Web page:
At a time when virtually every iPod or iPhone case we receive has been done before, H2O Audio’s Capture for the fifth-generation iPod nano ($80) is different — at least, different enough that we felt that it deserved some extra discussion in a full review. Though the core of the Capture case is highly similar to H2O’s earlier iN3 for the iPod nano — a substantially clear and totally waterproof hard plastic shell with a rubber O-ring and a clamp centered on its top and sides — the novelty of Capture is its namesake feature: a recessed lens that enables the case to be used to record video underwater.
To provide a brief runthrough of the features that Capture carries over from H2O’s many prior cases: the front of the case includes the Commander, an outstanding mechanical overlay for the iPod nano’s Click Wheel that enables you to fully navigate and select content on the device while underwater, and the bottom includes a pass-through headphone port that’s compatible with all of H2O Audio’s now numerous waterproof headphones—we still recommend the original Surge as the best of the bunch. You also get a water-safe armband and a screwed-on, detachable belt clip, either of which can be used to attach the case to your clothing when you’re surfing, swimming, or skiing.
Using Capture is as simple as opening the top clasp, splitting the case in two at the bottom hinge, and connecting your nano to its pass-through headphone plug.
Splashes and even submersions of the case underwater resulted in zero obvious penetration of water; H2O rates the cases for 12-foot depths and we’ve not had a problem with any leakage. Amazingly, the fifth-generation nano not only plays its own music, videos, and games underwater, but can even access its FM radio while submerged, a cool little trick for those who want to hear live broadcasts while swimming or showering.
Where Capture becomes really interesting is in its support for video recording. The recessed clear plastic lens area has been sculpted nicely to let the fifth-generation nano peer through without obvious distortion, and even does a nice job of letting splashes of water dance off rather than accumulate and block the lens. Consequently, you can actually capture entirely usable video underwater, and if you play around with the nano’s integrated filters and various fluid dynamics, you can make some seriously trippy videos that would be impossible to safely capture with an unprotected nano.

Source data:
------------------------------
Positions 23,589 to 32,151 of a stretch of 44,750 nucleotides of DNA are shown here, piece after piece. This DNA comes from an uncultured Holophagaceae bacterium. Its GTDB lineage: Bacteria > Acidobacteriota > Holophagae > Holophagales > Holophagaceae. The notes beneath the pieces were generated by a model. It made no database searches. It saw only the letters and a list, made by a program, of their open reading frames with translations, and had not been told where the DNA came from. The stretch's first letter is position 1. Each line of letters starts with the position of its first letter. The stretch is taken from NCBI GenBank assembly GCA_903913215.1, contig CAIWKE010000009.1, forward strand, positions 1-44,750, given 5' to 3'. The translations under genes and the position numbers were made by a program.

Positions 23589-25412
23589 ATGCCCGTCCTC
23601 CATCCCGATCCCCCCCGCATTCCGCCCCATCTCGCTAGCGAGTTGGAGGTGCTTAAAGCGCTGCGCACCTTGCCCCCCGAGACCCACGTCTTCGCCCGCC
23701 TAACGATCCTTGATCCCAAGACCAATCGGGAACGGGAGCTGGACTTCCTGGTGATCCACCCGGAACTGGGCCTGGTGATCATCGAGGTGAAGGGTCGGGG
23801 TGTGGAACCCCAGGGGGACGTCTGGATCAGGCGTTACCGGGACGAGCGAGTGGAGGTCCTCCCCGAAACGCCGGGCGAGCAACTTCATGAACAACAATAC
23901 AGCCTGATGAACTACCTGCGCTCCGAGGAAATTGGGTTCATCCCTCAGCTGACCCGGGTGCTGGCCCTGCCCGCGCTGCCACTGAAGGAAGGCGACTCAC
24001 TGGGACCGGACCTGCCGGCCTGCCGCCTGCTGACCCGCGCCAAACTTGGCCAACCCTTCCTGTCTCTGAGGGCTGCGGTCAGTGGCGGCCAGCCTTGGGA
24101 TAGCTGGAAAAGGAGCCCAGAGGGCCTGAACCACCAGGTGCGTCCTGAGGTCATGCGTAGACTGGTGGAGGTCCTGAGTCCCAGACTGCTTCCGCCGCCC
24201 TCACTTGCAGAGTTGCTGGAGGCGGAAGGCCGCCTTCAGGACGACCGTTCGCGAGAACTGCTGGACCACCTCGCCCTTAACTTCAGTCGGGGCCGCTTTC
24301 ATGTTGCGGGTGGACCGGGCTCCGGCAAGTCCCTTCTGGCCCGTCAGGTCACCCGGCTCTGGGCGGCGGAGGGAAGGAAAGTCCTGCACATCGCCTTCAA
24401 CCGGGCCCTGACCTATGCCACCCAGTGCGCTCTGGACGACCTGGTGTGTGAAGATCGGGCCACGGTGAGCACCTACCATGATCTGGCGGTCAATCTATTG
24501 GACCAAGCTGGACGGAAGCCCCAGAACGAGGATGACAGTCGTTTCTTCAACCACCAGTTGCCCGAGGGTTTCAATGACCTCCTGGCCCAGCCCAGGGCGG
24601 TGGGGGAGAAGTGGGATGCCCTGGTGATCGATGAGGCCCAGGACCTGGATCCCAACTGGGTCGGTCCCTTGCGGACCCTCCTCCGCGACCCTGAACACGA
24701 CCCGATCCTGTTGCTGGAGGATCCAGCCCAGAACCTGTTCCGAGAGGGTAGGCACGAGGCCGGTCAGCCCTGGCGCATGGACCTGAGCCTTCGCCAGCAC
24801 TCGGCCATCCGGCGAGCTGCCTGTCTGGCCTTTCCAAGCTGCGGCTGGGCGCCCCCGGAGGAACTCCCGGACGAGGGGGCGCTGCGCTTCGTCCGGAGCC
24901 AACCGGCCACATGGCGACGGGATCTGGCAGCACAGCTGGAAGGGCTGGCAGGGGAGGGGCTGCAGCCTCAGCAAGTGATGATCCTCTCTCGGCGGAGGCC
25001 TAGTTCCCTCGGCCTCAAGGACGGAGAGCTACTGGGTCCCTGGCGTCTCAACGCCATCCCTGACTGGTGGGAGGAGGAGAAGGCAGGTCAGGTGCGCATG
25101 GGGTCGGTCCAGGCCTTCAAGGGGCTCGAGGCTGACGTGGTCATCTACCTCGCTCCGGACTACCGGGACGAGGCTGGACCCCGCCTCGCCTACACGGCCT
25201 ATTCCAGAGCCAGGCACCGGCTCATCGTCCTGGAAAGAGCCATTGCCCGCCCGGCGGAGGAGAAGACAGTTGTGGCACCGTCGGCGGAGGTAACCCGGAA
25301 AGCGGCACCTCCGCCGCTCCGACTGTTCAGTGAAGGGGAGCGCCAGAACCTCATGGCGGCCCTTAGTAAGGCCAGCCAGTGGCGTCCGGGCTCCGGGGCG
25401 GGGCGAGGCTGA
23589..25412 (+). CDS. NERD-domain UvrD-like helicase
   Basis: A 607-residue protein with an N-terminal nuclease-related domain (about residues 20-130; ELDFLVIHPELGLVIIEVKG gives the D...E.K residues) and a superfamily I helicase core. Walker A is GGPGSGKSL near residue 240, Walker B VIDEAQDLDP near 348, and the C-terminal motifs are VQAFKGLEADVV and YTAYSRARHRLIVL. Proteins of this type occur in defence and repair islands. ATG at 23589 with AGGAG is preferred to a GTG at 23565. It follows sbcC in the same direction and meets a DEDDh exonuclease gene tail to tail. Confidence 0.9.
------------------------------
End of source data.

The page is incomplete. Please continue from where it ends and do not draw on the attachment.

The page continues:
Given the cost of plastic housings for still and video cameras, Capture—which is pretty expensive by typical iPod case standards at $80—is arguably the best value around for an underwater video camera; we noted how quickly videos can be created with the case in this article.
The only issue some users may have with the case is in the audio department. Pass-through of the nano’s outbound audio is problem-free with a pair of H2O earphones, inefficient though some may be, but recording of audio while in the case is decidedly limited. With Capture on, the nano’s protected microphone captures little more than what it hears inside the case—generally nothing—and an inch or two outside. That’s enough to pick up the sound of rain or a showerhead directly splashing on the case, a voice that’s very near the case, or a similarly waterproof underwater speaker, but not much more.